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EHR vs EMR: What's the Difference?

EHR vs EMR: What's the Difference?

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Which word should you be using, EHR vs EMR? Along with many other advances in the healthcare industry, digital health records have replaced paperwork. Electronic health records (EHR) and electronic medical records (EMR) are both digital paper charts that healthcare practitioners maintain, but they have clear differences. The nuances of EHR vs. EMR can bother you when choosing a technology solution for your healthcare practice. The following can help you understand their differences.

What is an EMR?

An EMR contains the medical history, diagnoses, and treatments of a patient. A medical practitioner at his/her practice or individual healthcare institutions record such data during every patient visit for their exclusive use.

What is an EHR?

An EHR also contains patient information, such as symptoms, history of present illness (HPI), prescriptions and treatments. However, it is a more comprehensive digital record. Apart from the information in EMRs, EHRs also have demographic data, insurance information, lab results, prior authorizations, and even data from personal wearable devices.

Causes for Confusion Between EHR vs EMR

EHR & EMR are often used interchangeably because they have similar characteristics. They also have a common goal—digitalizing health information for the benefit of patients and healthcare providers.

Some healthcare providers and patients still use EMR when discussing the health IT system clinicians use to treat patients. Some software companies also still brand their EHR products as EMRs so as not to confuse their long-time customers.

All this adds to the general confusion between the two.

Differences Between EHR vs EMR

The blog run by the Office of the National Coordinator for Health Information Technology (ONC) differentiates EHRs and EMRs according to the meanings of the terms 'medical' and 'health'. While ‘medical’ implies simple diagnosis and treatment, ‘health’ indicates an all-inclusive, holistic view of a patient’s condition.


EMRs are electronic patient charts used by clinicians associated with a single healthcare establishment. Their scope does not go beyond diagnosis and treatment information.

EHRs focus on patients’ total health, which means they provide in-depth data across a patient’s medical history from a variety of sources. They also try to ensure that all subsequent efforts, such as specialist consultations, concentrate on a patient’s overall wellness.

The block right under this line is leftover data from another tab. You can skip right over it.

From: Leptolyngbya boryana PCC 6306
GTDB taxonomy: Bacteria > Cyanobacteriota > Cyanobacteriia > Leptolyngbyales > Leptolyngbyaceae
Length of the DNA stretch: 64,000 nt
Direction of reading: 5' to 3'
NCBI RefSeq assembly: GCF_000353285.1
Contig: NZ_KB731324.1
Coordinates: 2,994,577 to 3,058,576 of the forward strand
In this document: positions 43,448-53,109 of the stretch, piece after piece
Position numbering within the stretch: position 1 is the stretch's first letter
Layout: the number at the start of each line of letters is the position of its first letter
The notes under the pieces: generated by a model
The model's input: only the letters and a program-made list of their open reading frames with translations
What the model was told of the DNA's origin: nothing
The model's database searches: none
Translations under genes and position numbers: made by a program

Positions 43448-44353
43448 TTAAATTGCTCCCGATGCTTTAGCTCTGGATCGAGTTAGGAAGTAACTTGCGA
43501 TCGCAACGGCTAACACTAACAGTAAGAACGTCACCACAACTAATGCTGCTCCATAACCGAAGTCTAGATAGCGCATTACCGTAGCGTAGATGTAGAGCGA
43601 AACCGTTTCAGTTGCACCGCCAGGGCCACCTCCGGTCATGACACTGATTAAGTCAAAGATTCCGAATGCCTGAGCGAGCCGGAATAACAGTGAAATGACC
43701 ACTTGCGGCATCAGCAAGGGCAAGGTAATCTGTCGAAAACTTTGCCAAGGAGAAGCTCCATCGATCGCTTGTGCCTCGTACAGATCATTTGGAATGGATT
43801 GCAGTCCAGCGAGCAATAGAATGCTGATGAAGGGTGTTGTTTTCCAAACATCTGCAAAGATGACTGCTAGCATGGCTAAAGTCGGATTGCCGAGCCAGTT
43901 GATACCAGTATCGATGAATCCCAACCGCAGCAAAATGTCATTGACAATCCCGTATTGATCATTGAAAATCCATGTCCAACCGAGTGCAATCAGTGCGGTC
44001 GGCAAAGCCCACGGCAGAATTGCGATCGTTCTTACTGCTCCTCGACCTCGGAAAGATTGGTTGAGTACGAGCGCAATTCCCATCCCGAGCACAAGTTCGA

EMRs have the following advantages:

  • Ability to track and record changes in patients’ health.

  • Clarity, because they do not have illegible handwritten notes.

  • Faster identification of patients due for checkups.

  • Easy monitoring and improvement of a healthcare setting’s overall quality of care.

EHRs have the following benefits:

  • A complete picture of the patient’s journey, ranging from symptoms, diagnoses, treatments to referrals and insurance.

  • Healthcare interoperability or the secure access, exchange, and use of electronic health information. For example, NextGen EHR, one of the strongest ambulatory EHRs on the market, makes interoperability one of its main priorities.

  • Fast and easy access to a wider range of updated, real-time patient information for all healthcare providers involved.

  • Coordinated, effective care—accurate diagnoses, lesser medical errors, seamless referrals, etc.

  • Compliance with meaningful use standards mandated by the Centers for Medicare & Medicaid Services (CMS).

  • Improvement of providers’ efficiency, resulting in growth and profitability.


EMRs are usually not shared among healthcare institutions. In other words, individual medical establishments maintain them for internal use, according to their norms and regulations. Hence, EMRs are more basic and may not meet many federal mandates. Moreover, they may have to be printed and delivered or mailed to consultants or specialists.

EHRs are shared among the many different healthcare providers a patient may meet as part of his/her treatment. Authorized users can access patient EHRs from across different healthcare providers.

The Health Information Technology for Economic and Clinical Health (HITECH) Act promotes the use of EHRs to improve patient outcomes. Similarly, the Medicare Access and CHIP Reauthorization Act (MACRA) provides incentives for the use of EHRs and certified EHR technology, such as NextGen Healthcare EHR solutions. Prior to HITECH being passed, the common vernacular was EMR and most companies branded their software as an EMR. Once HITECH passed and an EHR was required for Meaningful Use and MACRA, almost every company stopped branding as an EMR and began to exclusively use the EHR terminology.

Although they are different, EMRs and EHRs help make healthcare less expensive and more efficient. An EHR begins its journey as an EMR, when the initial healthcare provider a patient meets creates a basic electronic clinical data chart of his/her details.

As the patient’s journey progresses, it gathers more information. It helps coordinate the patient’s treatment between the subsequent providers who he/she may meet later on. EHRs are also necessary to meet the requirements for many value-based programs that your institution may be eligible for.

Given the importance of accurate and legally compliant records, choose a robust technology solution like NextGen EHR to maintain them. You may need to customize its clinical and specialty content to meet your requirements. If this seems daunting, seek help from consulting experts like TempDev, who specialize in NextGen EHR implementation.


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